“The war in Iraq was a big, fat mistake. All right? The war in Iraq, we spent $2 trillion, thousands of lives...We should've never been in Iraq. We have destabilized the Middle East. You call it whatever you want...They lied. They said there were weapons of mass destruction. There were none. And they knew there were none.” - Donald Trump
A Trump nomination is a nightmare for the Republican establishment. There are many reasons why that's so, some more obvious than others. To begin with, a Trump-led ticket would mean not just a third consecutive term for the Democrats, it would also result in down-ballot defeats and perhaps even the loss of their majority in the Senate – that's reason enough to panic.
But one of the less discussed concerns surrounding Trump has to do with foreign policy; specifically, the fact that Trump doesn't have one, and what he has said scares the hell out of Republican hawks. We saw a glimpse of this at a recent Republican debate, in which Trump popped the conservative bubble and said what no one else on that stage would – that the Iraq War was a mistake; that zealots exploited questionable intelligence for ideological purposes; and that military adventurism has made us and the world less safe. These are all indisputably true claims, and yet Republicans can't accept them.
It's heresy in the GOP to question the neoconservative paradigm – just ask Rand Paul. It's assumed, as an article of faith, that America is the moral leader of the world; that we must not only defend our values across the world, we must also use force to remake it in our image. This is the thinking that gave us the Iraq War. It's the prism through which most of the GOP still views international politics. Trump – and Bernie Sanders – represents a departure from this paradigm.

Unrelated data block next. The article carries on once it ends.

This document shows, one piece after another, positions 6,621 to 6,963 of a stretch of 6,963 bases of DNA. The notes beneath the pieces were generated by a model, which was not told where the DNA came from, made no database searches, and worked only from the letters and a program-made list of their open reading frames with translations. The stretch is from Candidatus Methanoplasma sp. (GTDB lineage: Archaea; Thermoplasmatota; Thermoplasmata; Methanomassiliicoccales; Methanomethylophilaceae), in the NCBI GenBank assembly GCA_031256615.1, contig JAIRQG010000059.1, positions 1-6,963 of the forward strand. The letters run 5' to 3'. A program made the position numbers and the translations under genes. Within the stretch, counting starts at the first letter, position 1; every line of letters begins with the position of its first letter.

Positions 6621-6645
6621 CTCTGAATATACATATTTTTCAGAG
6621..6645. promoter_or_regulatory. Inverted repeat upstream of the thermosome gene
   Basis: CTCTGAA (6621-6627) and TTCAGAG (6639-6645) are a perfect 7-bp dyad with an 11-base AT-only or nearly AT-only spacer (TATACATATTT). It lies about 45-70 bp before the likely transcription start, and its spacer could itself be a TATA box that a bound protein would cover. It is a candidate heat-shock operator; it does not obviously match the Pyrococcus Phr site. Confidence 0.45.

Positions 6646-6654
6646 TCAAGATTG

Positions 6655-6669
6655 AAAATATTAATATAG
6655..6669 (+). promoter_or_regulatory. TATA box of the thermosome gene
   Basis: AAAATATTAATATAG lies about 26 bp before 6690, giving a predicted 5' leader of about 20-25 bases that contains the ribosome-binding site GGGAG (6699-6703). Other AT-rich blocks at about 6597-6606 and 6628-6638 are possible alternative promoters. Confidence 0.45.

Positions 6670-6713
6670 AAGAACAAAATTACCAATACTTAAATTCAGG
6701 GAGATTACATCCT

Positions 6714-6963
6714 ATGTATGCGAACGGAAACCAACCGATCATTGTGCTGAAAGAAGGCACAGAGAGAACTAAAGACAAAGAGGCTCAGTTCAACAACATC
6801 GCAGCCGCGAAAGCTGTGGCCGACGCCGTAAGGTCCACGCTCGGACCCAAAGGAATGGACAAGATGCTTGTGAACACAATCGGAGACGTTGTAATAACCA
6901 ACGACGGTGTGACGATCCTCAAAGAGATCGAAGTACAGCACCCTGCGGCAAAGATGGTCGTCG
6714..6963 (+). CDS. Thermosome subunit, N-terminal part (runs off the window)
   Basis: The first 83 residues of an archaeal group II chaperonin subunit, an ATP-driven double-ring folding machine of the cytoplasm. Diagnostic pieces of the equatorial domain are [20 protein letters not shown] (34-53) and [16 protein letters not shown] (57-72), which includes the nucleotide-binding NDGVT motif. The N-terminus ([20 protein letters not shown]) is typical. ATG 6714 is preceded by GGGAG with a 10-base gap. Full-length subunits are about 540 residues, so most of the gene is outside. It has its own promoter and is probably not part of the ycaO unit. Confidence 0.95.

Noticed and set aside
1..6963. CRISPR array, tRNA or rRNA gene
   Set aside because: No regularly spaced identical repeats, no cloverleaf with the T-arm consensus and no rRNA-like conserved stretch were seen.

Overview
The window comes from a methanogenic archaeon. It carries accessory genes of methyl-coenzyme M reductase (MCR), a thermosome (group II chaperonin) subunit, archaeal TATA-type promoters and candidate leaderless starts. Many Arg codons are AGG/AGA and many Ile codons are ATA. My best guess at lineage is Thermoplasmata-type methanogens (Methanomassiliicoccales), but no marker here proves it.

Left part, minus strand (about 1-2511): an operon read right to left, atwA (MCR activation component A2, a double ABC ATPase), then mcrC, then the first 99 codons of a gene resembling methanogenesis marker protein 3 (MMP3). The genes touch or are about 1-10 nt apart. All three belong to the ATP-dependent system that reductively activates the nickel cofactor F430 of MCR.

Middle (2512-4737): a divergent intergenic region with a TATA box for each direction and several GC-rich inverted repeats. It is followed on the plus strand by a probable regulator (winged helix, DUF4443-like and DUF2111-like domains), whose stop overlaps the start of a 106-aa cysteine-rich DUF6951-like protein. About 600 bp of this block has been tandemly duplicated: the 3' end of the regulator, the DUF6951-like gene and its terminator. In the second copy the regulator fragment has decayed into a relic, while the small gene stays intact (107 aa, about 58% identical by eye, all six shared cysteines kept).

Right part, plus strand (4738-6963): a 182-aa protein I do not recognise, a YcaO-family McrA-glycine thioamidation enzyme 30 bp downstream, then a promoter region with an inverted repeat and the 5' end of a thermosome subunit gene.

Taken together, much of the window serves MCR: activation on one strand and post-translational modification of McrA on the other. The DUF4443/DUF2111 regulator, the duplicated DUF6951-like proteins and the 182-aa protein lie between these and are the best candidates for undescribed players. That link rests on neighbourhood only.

Although it's unlikely to happen, a Trump-Sanders general election would have been refreshing for at least one reason: it would have constituted a total rejection of neoconservatism.
Most Americans understand, intuitively, that the differences between the major parties are often rhetorical, not substantive. That's not to say substantive differences don't exist – surely they do, especially on social issues. But the policies from administration to administration overlap more often than not, regardless of the party in charge. And that's not necessarily a bad thing. Much of the stability is due to money and the structure of our system, which tends toward dynamic equilibrium. And there are limits to what the president can do on issues like the economy and health care.
But one area in which the president does have enormous flexibility is foreign policy. Which is why, as Politico reported this week, the GOP's national security establishment is “bitterly digging in against” Trump. Indeed, more than any other wing of the Republican Party, the neoconservatives are terrified at the prospect of a Trump nomination.
“Hillary is the lesser evil, by a large margin,” said Eliot Cohen, a former Bush official with neoconservative ties. Trump would be “an unmitigated disaster for American foreign policy.” Another neocon, Max Boot, says he'd vote for Clinton over Trump: “She would be vastly preferable to Trump.” Even Bill Kristol, the great champion of the Iraq War, a man who refuses to consider the hypothesis that he was wrong about anything, is threatening to recruit a third party candidate to derail Trump for similar reasons.